Three franchisees from the fast-food chain Pie Face are threatening to sue the company for millions of dollars, claiming they were misled with regard to both cost and profits when they first bought into the business. But founder and chief executive Wayne Homschek is standing firm.

“All I can say is that we’re in the business of franchising, and not everyone is going to be a good franchisee,” he told Crikey sister site SmartCompany this morning, denying the allegations and pointing to a tough 2012 for food-based companies. “Not all of them are going to make the business what it could be.”

A trio of franchisees — Prit Dutta, Aleks Trajceski and Tom Bulmer — say they collectively missed out on $2 million after buying into the company. Pie Face has 80 stores in Australia, and has recently expanded to New York.

“After seven or eight months when I looked at the figures, they were totally different to what Pie Face projected for us,” Dutta told The Australian Financial Review. “We lost faith.”

The trio’s lawyer, Fred Potgieter of Thomsons Lawyers, was unavailable to comment but told the AFR Pie Face “could not provide us with any information whatsoever on what is the reasonable basis to make their predictions”: “We are not just talking about the odd exception in terms of a franchisee experiencing problems. It’s a systemic problem.”

The accusation is not uncommon among franchisees. The Australian Competition and Consumer Commission receives similar complaints every month, with disgruntled franchisees claiming they were misled as to the capacity for earnings. In a recent controversy a Victorian court awarded one franchisee of restaurant chain Billy Baxter’s $1.3 million in damages after the parent was found to have paid based on incorrect estimates of turnover.

Homschek says it’s unrealistic to expect every franchise to do well. Same-store sales have declined across the network, he says, even though the average sale price has increased.

“This year has been a tough market; we’ve had a pretty rough time. We’ve seen a lot of slowdown in the economy, foot traffic is done, and franchisees are working harder to get customers in the door,” he said. “And when business conditions get difficult, the market tends to separate the good operators from the not-so-good operators.”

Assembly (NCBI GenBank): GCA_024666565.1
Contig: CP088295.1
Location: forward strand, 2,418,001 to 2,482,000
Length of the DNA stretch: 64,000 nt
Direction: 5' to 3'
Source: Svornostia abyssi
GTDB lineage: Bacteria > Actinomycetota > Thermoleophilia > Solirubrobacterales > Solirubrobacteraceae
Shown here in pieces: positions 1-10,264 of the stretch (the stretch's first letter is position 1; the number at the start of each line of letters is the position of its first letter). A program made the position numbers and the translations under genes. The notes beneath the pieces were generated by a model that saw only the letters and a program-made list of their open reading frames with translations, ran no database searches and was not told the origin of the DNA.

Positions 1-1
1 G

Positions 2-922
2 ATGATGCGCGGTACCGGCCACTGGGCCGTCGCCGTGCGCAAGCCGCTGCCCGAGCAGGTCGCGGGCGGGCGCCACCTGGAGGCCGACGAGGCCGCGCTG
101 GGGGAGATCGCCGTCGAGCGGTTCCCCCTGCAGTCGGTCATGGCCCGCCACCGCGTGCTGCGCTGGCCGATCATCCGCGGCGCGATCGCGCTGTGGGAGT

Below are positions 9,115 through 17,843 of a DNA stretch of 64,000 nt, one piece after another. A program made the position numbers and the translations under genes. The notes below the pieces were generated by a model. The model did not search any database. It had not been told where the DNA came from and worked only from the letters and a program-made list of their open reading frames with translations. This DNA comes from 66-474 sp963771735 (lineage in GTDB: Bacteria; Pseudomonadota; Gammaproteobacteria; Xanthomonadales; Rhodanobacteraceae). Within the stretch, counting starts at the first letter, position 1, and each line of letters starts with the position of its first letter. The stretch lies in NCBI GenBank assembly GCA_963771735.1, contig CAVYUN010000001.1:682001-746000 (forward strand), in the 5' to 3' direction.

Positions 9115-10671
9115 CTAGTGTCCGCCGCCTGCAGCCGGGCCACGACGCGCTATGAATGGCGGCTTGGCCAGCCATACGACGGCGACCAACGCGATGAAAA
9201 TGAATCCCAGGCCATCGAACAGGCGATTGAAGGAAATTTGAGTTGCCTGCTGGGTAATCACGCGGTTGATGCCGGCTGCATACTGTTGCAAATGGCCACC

Pie Face has focused on significant international expansion. Last year the company received a massive boost after being featured on US chat show Late Show with David Letterman, while Homschek says plans are also in place to open in New Zealand and Britain. The business also received a $15 million investment from American casino billionaire Steven Wynn.

“On the whole, it’s been a challenging year. We’ve done fewer deals, and sales have taken longer,” Homschek said. “We’re starting to see recovery in some of the sales’ performances, and we’re starting to grow more. We’re definitely working a lot harder to get that same level of growth.”

Homschek reckons the tough retail conditions weaken the claims of the aggrieved franchisees. He wasn’t commenting specifically, but says “we don’t think there’s an issue”. “Generally speaking, the men and the boys get separated in a tough retail environment,” he said.

Two of the three franchisees have reportedly already sold their businesses back to the company, with another hoping to sell his shortly. They are all seeking damages for costs.

Disputes between franchisees and franchisors are common — the current review into the franchising code of conduct is an ongoing attempt to minimise those conflicts. But disgruntled franchisees have formed groups including the National Franchisee Coalition in an attempt to gain more power.

*This article was first published at SmartCompany

Peter Fray

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